What Does a Soldier’s Rant Tell Us About the Choices We’ve Made?
Friday, 06 August 2010 06:11
Written by Sam Hurst
Eric Zimmer has opened a proverbial can of worms (see Page One article). Just who is the Rapid City soldier that unleashed a rant of profanity and bigotry against his fellow citizens on Facebook a few weeks ago? I don't mean, "What's his name?" I mean, "Who is he!?" Is he a rogue with a bent sense of his own importance? That is certainly the most comforting conclusion...and the easiest. Dismiss him as a wingnut. One influential politician I spoke with this week was quick to assure me: "He's not a reflection of the Army."
Well...not so fast.
What if he's just a regular, well-adjusted soldier? What would it mean if this spontaneous Facebook rant is an honest reflection of the All Volunteer Army and the culture that has grown around it-a poisonous partnership of right-wing Christian crusaders, hyper-patriots, uneducated, anti-Arab bigots, and mercenaries who combine a lust for profiteering with a conviction that there isn't a problem that can't be solved with a gun? You know...the 100,000 highly trained, highly militarized, off the radar, "private contractors".
Several old soldiers, veterans from World War Two and Vietnam, have told me in no uncertain terms that soldiers should not be judged by their profanity. Language has always been "salty", one eighty-eight year old vet told me. Fair enough. It is stupid for a soldier to leave a trail of such bad judgment on a social networking site, and God save him if his commanding officer discovers his tirade, but for the sake of argument let's cut the guy some slack for his profanity. What are we left with?
This is a soldier who believes that by virtue of his service he has attained a separate status from his fellow citizens, a status which gives him the right to speak and judge others while demanding that others either shut up or leave the country. And, he wraps this naïve advocacy of military exceptionalism in patriotic fist pounding.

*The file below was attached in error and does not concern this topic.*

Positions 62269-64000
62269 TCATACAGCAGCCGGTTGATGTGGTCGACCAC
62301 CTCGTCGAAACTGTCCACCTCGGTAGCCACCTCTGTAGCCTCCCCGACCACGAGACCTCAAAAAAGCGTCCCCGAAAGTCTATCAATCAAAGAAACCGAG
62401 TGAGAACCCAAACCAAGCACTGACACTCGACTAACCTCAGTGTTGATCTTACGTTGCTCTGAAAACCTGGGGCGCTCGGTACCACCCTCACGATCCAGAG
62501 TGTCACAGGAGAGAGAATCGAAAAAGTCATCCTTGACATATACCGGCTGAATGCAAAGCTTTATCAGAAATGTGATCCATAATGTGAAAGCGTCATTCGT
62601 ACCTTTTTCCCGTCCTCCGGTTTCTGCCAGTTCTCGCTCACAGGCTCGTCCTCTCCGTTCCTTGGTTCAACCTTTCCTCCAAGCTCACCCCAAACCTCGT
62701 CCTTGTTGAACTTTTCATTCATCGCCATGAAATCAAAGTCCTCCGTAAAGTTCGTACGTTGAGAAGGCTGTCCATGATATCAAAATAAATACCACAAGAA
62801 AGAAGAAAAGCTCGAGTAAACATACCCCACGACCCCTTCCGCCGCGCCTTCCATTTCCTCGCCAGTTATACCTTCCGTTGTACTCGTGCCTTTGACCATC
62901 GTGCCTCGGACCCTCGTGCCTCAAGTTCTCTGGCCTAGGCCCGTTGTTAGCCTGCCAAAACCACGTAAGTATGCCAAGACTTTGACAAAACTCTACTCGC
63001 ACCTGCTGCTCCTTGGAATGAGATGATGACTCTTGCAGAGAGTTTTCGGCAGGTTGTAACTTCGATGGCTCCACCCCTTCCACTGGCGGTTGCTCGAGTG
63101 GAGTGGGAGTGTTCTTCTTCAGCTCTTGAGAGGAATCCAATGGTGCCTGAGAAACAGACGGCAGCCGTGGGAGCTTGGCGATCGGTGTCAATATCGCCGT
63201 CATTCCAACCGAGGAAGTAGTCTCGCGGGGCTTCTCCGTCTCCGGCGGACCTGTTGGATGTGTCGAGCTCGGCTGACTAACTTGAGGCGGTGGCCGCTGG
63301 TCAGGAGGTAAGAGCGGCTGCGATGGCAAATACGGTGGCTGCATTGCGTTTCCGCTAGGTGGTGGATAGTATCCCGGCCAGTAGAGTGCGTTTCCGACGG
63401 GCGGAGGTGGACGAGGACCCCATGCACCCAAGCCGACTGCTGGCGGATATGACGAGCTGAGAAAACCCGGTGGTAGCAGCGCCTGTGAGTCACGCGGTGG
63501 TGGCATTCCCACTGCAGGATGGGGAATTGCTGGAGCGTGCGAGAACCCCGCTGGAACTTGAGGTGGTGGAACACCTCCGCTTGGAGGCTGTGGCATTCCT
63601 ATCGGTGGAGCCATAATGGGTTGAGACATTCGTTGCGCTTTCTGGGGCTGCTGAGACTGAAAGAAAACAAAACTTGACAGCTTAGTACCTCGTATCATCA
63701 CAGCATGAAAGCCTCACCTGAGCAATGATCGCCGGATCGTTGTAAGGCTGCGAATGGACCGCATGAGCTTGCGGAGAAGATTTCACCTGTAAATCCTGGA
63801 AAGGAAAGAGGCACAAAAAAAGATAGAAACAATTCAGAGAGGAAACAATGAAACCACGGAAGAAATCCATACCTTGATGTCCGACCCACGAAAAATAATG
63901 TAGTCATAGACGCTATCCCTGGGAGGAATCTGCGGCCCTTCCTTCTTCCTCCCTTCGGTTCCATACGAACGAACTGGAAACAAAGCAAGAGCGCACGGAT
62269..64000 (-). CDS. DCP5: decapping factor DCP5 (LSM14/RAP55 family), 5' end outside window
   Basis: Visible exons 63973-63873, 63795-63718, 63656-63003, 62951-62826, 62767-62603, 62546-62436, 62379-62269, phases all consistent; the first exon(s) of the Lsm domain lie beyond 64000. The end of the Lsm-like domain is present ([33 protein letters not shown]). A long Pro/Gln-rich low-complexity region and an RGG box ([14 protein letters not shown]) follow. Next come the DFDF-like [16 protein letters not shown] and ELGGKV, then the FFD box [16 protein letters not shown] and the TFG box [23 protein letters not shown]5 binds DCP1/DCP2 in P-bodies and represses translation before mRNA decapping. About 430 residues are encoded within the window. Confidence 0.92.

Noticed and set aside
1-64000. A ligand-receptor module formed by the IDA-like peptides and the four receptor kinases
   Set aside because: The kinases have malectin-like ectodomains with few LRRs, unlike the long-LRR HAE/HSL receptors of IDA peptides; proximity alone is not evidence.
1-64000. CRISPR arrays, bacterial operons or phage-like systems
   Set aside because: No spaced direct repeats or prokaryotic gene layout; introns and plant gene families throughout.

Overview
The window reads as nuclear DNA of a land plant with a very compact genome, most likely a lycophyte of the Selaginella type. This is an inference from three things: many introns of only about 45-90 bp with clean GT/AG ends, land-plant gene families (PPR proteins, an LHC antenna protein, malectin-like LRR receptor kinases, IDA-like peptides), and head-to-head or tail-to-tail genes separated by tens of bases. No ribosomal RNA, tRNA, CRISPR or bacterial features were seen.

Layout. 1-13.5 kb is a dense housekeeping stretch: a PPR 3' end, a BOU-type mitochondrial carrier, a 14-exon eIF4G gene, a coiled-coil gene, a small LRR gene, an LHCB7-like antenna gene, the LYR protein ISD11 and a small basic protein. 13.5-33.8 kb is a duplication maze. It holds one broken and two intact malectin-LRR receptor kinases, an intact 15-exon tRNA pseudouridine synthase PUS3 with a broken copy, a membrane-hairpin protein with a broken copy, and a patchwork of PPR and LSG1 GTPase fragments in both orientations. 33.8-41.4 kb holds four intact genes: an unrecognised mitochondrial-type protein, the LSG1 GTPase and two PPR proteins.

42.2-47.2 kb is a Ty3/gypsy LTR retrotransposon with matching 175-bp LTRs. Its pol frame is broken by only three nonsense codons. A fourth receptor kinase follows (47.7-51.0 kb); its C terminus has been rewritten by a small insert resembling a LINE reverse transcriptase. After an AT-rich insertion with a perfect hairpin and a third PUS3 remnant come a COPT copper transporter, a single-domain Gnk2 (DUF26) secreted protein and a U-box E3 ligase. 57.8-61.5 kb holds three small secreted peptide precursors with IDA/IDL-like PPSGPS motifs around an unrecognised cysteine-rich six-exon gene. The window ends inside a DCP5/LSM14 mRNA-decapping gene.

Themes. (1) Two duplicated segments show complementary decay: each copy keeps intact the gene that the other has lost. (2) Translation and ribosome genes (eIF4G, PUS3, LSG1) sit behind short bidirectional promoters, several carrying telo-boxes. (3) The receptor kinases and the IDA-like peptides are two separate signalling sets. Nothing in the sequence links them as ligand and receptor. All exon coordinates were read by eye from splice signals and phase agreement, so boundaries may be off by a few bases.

George Washington, leader of the Society of Cincinnatus, the general who angrily rejected the encouragement of his fellow officers to declare himself King, would gag on this young soldier's pretense of authority.
How can I say this as simply as possible? Thank you for your service. Citizenship is sovereign.
If you want to celebrate the virtues of a life of sacrifice, honor teachers, honor your parents, honor the Constitution, and watch your mouth when you speak about the Commander in Chief. Remember, you are a soldier not a punk rocker. (Article Two, Section 2: "The President shall be Commander in Chief of the Army and Navy of the United States and of the militia of the several States...")
All of this is easy. The hard part is coming to terms with the culture of the All Volunteer Army. It has been a dreadful mistake--a mistake for American foreign policy (our outreach to other nations) and a mistake for democracy. The All Volunteer Army is the last great failure of the Vietnam War, and the responsibility falls squarely on American liberals. In Iraq and Afghanistan, we are paying the price.
When President Kennedy first authorized that specially trained Army Rangers could wear the distinctive Green Beret, he imagined a brotherhood (this was before anyone imagined a sisterhood) of soldier-intellectuals, men whose military training would be combined with advanced degrees in engineering, epidemiology, or cultural anthropology, and fluency in three or four languages.
These were going to be soldiers who could de-fuse a terrorist bomb, evacuate women and children from a battlefield under fire, whip the enemy in hand-to-hand combat, and then sit cross-legged with village elders and talk about how to dig a well or build a health clinic for the village, all the while smoking local tobacco and debating the meaning of democracy in a local dialect.
They were supposed to be soldiers hand-crafted to the demands of unconventional war, where the hearts and minds of small nation populations held the balance in a global war of ideology. These were soldiers suited to be the "policemen of the world", the front line of liberation from tyranny. The Latin motto of the Green Berets was "From Oppression We Will Liberate Them". It is important to remember that John Kennedy and Sargent Shriver did not imagine the Peace Corps as a Kum-Ba-Yah refuge for Ivy League liberals, but as the strategic alter ego comrades of the Rangers. It is not at all clear that such statesmen-warriors ever existed.
What we got instead was John Wayne and a country western battle hymn. We got Rambo and GI Jane. Daniel Ellsberg was probably the closest the nation ever came to the counter-insurgency warrior Kennedy imagined, and we prosecuted him for releasing the Pentagon Papers.
A failure of distinction is critical here. The idea of highly trained special forces was not to create a exclusive military culture, but to bring the vast creative power of the nation into a citizen army.